Git Cheatsheet

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Revision as of 14:51, 1 October 2013 by Rom (Talk | contribs) (A Cheat Sheat for How To Use Git)

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A Cheat Sheat for How To Use Git

I, Bob M., got this from Brad Sawatzky in response to an e-mail.

The main thing to remember about git is that it is local (ie. on your
machine).  Checkouts are from your local copy, and commits are to your
local copy -- you get to choose when and in what way you push your
changes upstream (more on this later).

Since you are only committing to your local copy, you can commit
incomplete and/or non-working code with impunity.  Once you have a
feature that is working, you can build and push the associated set
of changes up to Ole.

It's impossible to lock people out of a repo the way you can with
cvs/svn -- git is specifically designed to remove that problem.

You always have to authenticate before pushing changes upstream.
Uploading a key just means you don't have to type in your password
every time you push upstream.  (Note that you do not, and should not,
push every change you make upstream right away.)

git is *way* more lightweight than CVS, but it does require a change in
how you think about version control.  I created and used 8 independent
(local) git repos last week alone while I was debugging a DAQ.

Here are the command I use 99% of the time:

  1) Create your repo 
  git init            : create empty repo from scratch
  git add .           : add everything in this directory
  git commit -m'initial commit'  : initialize the repository
  -- OR --
  git clone <URL>     : copy a repo from elsewhere

  -- Useful commands:
  git log             : see the log file (can do this anytime)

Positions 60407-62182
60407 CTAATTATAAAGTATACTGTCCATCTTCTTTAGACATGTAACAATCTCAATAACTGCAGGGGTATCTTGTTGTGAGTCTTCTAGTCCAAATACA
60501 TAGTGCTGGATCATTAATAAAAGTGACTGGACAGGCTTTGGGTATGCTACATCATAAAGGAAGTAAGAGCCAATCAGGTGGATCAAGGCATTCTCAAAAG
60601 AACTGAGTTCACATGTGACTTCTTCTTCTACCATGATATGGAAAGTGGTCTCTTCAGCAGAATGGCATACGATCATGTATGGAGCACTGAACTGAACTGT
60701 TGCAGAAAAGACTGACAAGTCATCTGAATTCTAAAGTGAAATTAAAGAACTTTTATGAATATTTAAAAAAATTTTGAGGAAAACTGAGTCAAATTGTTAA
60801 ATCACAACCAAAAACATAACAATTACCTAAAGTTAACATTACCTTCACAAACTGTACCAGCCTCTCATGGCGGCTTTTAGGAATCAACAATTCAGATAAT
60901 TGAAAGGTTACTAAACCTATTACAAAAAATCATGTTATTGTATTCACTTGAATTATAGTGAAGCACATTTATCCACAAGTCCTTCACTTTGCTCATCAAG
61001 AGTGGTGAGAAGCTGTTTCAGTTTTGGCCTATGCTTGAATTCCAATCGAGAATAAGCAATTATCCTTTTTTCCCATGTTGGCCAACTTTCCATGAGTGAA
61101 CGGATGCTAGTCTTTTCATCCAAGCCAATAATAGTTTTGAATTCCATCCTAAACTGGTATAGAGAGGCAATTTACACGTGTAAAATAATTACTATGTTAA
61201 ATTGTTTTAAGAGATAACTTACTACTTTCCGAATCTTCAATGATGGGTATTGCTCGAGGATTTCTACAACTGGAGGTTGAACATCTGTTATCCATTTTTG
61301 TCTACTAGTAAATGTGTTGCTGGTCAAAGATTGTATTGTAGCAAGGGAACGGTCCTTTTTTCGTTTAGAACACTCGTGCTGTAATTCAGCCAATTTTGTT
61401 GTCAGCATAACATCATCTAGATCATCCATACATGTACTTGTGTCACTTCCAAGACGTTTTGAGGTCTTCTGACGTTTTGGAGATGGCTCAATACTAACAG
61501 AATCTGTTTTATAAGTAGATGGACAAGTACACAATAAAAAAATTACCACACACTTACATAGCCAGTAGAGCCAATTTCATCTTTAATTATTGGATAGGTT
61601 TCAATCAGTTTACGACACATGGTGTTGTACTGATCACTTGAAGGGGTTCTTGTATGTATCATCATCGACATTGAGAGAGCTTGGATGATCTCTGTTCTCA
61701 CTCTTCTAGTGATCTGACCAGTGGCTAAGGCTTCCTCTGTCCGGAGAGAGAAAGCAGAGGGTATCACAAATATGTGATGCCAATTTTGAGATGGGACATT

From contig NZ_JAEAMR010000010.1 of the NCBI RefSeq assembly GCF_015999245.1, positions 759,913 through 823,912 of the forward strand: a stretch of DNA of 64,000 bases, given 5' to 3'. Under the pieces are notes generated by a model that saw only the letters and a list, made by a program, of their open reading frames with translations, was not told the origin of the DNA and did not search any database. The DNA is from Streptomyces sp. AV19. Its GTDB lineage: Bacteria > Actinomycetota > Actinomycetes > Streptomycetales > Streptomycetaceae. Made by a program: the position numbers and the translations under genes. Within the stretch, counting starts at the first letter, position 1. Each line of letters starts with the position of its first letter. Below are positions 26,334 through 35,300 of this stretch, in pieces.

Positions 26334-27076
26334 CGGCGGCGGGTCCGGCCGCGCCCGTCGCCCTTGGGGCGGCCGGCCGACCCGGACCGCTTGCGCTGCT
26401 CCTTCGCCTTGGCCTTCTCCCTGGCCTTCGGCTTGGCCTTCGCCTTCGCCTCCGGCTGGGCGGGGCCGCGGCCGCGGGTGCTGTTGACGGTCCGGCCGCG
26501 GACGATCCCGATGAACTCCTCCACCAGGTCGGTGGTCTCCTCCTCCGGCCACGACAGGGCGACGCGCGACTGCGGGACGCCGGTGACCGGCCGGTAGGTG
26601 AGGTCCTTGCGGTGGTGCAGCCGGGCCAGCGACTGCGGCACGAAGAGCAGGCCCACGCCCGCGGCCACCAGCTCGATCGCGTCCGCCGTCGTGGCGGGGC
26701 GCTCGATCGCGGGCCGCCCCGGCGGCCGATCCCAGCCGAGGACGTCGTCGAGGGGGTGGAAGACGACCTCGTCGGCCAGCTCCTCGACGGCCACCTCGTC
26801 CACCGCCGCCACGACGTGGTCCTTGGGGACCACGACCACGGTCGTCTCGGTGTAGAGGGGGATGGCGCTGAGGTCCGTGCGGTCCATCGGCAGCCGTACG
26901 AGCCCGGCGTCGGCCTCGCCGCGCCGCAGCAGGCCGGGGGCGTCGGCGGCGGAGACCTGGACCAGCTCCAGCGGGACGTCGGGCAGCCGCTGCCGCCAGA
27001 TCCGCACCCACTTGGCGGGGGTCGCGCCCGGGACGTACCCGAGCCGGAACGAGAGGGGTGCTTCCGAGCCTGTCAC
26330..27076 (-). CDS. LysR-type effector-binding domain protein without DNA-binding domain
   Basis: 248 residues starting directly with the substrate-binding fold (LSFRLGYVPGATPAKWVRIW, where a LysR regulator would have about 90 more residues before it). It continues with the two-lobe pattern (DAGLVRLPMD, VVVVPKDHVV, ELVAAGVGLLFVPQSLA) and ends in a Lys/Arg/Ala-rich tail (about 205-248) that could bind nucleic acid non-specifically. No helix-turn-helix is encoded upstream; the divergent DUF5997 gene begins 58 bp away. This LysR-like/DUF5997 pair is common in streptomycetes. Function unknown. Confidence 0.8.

2) Work on your code inside a new branch:
  git branch my-working-topic      : create a branch
  git checkout my-working-topic    : change into that branch
  <hack away until I have something that I want to store as a 'change'>
  - Branches are nice because the isolate your present work from other
    (possibly conflicting) changes in your repo.  They 

  - Useful commands at this stage:
  git checkout foo.c   : retrieve a 'fresh' copy of foo.c, replacing my
                         borked version

  3) Build a 'commit'
  -- Repeat these as often as you want:
  git add -p          : 'interactively' ask about what I changes I want to
                        reco git add <file>      : just add all changes in a given file (or add a new

  - Misc commands that are useful at this stage:
  git status          : summary of changed files
  git diff --cached   : review the commit you've been working on with
                        'git add'
  git diff            : see diff of changes made since the last commit
                        that are *not* in commit you're working on
  git reset HEAD      : blow away the commit you've worked on with
                        the 'git add's.  Nothing changes in your
                        directory -- you just start at the beginning of
                        step 3 again.
                        I think 'git undo' is a shortcut for this.

  4) Save the commit
  git commit          : save the change set with a notation in the log
  git commit --interactive  : gives you a chance to edit the changeset
                      you built in (3) without having to 'git reset
                      HEAD' and start from scratch

  5) goto (2) and repeat until you have something that you want to send
    git fetch      : this pulls the changes to your machine, but does
                     NOT change your working directory at all
    git merge      : this will attempt to merge your present state with
                     the upstream <HEAD>.  You will need to resolve
                     conflicts at this point
    -- OR --
    git pull      : basically shorthand for a 'git pull' followed by a
                    'git merge'rd as part of this change

  6) Merge upstream
    - Talk to Ole the first time you do this -- there are many ways to
      handle this.

    One method (this is the most flexible way, but you guys might be
    pushing to a personal branch instead of a personal repo):

    git push      : this will transfer the changes from your local
                    working copy up to the github repo you cloned from.
       - You can then send a 'pull request' to Ole, OR ask that he merge
         your branch to master.  

  7) goto (2)

Recommended quick references:
 A compilation of links I've found useful here: